An Algorithm to Optimize the Calculation of the Fourth Order Runge-Kutta Method Applied to the Numerical Integration of Kinetics Coupled Differential Equations


The kinetic electron trapping process in a shallow defect state and its subsequent thermal- or photo-stimulated promotion to a conduction band, followed by recombination in another defect, was described by Adirovitch using coupled rate differential equations. The solution for these equations has been frequently computed using the Runge-Kutta method. In this research, we empirically demonstrated that using the Runge-Kutta Fourth Order method may lead to incorrect and ramified results if the numbers of steps to achieve the solutions is not “large enough”. Taking into account these results, we conducted numerical analysis and experiments to develop an algorithm that determines the smallest non-critical number of steps in an automatic way to optimize the application of the Runge-Kutta Fourth Order method. This algorithm was implemented and tested in a variety of situations and the results have shown that our solution is robust in dealing with different equations and parameters.

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Isotani, S. , Pontuschka, W. and Isotani, S. (2012) An Algorithm to Optimize the Calculation of the Fourth Order Runge-Kutta Method Applied to the Numerical Integration of Kinetics Coupled Differential Equations. Applied Mathematics, 3, 1583-1592. doi: 10.4236/am.2012.311218.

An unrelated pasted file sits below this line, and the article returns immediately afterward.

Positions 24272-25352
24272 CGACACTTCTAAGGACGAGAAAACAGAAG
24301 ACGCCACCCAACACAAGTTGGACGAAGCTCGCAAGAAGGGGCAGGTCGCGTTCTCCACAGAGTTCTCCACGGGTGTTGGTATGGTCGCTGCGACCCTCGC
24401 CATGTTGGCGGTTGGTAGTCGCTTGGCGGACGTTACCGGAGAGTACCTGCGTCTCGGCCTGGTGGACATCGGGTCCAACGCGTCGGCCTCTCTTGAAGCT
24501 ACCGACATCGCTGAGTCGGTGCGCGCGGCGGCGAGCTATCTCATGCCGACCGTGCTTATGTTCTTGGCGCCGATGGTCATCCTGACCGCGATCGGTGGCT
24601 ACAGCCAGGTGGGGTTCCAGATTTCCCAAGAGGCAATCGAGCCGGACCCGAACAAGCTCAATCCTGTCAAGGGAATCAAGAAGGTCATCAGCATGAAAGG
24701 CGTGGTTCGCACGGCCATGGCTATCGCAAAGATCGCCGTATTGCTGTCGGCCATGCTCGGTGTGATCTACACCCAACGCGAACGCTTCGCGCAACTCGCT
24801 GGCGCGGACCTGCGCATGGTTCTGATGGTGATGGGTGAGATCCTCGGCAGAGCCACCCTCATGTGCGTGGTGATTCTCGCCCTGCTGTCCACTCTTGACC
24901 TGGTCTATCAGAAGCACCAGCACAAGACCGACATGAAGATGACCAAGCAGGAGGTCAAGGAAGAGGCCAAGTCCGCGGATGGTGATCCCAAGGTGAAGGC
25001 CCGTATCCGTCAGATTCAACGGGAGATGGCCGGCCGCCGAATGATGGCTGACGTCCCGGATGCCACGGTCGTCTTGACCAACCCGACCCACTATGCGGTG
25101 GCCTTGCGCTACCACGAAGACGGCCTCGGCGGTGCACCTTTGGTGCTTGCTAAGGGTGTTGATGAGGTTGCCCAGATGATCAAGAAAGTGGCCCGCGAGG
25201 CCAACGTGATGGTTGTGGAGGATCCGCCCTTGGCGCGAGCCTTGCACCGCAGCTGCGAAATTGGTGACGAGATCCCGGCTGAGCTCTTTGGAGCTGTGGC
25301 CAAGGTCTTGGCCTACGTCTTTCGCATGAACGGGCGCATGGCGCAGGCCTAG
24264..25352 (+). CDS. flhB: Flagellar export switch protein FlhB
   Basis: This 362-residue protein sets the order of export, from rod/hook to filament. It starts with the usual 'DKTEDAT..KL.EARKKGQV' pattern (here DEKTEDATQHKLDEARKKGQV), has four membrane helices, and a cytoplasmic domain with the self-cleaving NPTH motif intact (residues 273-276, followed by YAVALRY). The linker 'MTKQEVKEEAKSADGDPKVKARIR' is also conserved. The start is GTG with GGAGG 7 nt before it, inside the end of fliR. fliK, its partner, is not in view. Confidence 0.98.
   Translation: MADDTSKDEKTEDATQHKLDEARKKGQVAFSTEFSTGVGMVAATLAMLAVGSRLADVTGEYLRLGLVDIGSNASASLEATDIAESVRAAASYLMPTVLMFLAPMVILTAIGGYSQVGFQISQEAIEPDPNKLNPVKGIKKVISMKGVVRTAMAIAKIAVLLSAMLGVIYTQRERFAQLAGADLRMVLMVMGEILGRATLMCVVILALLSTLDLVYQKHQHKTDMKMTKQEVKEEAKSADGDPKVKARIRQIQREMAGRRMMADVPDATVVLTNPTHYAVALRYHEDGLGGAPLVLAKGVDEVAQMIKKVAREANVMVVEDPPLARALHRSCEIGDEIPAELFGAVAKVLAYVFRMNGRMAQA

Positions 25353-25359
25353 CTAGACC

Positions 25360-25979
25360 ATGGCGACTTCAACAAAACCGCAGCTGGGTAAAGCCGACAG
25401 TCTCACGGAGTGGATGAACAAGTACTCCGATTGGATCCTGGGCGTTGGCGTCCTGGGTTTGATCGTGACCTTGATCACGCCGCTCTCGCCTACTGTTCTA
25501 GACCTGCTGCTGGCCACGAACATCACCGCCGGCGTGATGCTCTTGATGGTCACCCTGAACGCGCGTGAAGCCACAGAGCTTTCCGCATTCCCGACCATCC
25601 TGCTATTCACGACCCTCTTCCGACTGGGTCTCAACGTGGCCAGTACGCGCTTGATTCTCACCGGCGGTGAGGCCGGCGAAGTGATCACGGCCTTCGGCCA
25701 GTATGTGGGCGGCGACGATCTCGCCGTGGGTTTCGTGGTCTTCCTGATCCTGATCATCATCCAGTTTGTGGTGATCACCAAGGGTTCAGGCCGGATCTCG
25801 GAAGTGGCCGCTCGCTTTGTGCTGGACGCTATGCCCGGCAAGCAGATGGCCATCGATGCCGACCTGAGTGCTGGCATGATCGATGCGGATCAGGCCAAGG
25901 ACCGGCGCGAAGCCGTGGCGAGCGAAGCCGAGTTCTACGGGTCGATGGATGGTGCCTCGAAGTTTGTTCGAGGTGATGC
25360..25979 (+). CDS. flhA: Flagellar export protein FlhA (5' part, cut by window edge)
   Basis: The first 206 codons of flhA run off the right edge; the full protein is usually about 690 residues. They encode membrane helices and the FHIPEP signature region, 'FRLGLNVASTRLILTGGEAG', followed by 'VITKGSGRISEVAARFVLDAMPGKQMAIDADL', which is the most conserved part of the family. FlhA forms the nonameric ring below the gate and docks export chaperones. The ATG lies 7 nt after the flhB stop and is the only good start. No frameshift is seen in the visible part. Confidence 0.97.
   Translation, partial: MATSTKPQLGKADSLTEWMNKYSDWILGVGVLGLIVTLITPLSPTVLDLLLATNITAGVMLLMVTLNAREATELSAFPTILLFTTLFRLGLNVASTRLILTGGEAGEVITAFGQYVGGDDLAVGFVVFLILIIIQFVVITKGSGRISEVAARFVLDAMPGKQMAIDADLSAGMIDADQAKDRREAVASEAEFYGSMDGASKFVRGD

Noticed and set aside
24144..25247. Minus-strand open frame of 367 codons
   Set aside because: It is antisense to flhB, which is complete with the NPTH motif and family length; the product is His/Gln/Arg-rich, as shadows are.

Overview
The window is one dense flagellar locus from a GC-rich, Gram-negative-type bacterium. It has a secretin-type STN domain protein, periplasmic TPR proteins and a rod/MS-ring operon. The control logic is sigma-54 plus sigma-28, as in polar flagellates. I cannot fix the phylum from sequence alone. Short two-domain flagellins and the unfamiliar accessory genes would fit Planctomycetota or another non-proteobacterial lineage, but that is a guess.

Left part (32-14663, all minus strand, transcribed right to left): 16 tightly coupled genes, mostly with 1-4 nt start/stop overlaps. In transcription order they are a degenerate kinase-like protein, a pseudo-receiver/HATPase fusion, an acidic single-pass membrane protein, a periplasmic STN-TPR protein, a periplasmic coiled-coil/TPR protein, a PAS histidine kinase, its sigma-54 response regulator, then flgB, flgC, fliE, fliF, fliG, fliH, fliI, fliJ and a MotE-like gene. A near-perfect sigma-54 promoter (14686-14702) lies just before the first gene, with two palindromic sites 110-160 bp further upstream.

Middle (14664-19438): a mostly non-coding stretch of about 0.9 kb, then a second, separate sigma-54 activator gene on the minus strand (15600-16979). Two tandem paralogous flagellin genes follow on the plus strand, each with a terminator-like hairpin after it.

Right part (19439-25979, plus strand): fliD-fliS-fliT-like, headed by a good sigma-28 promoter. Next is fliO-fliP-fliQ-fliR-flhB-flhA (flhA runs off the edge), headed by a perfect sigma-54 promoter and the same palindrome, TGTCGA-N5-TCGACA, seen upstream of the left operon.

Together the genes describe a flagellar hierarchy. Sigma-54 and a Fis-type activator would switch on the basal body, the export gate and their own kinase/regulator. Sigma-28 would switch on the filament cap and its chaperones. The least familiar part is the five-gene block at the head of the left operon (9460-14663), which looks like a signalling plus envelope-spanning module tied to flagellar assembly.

1. Introduction

Adirovitch proposed a description of the luminescence in crystal phosphor through a kinetic process involving electrons trapped in a crystal defect, their subsequent thermally or optically induced promotion to a conduction band, and their recombination in another defect [1]. The use of this model allows the inclusion of physically meaningful quantities [2,3]. To date, the model has been applied and further extended to analyse, for example, to the optical absorption decay of Fe impurity oxidation [4], the thermal decay of the optical absorption of irradiation-induced color centers in spodumene [5,6], the luminescence of irradiated spodumene [7], the EPR of atomic hydrogen in glass and beryl [8-10], defects in diamond films [11], charge transport in thin-layer photodielectric systems [12], thermally stimulated processes in dielectrics [13], stimulated luminescence in insulators and semiconductors [14], soliton in biological systems [15], photo-induced-degradation of amorphous hydrogen silicon (a-Si:H) [16] and the degradation of a polymer [17].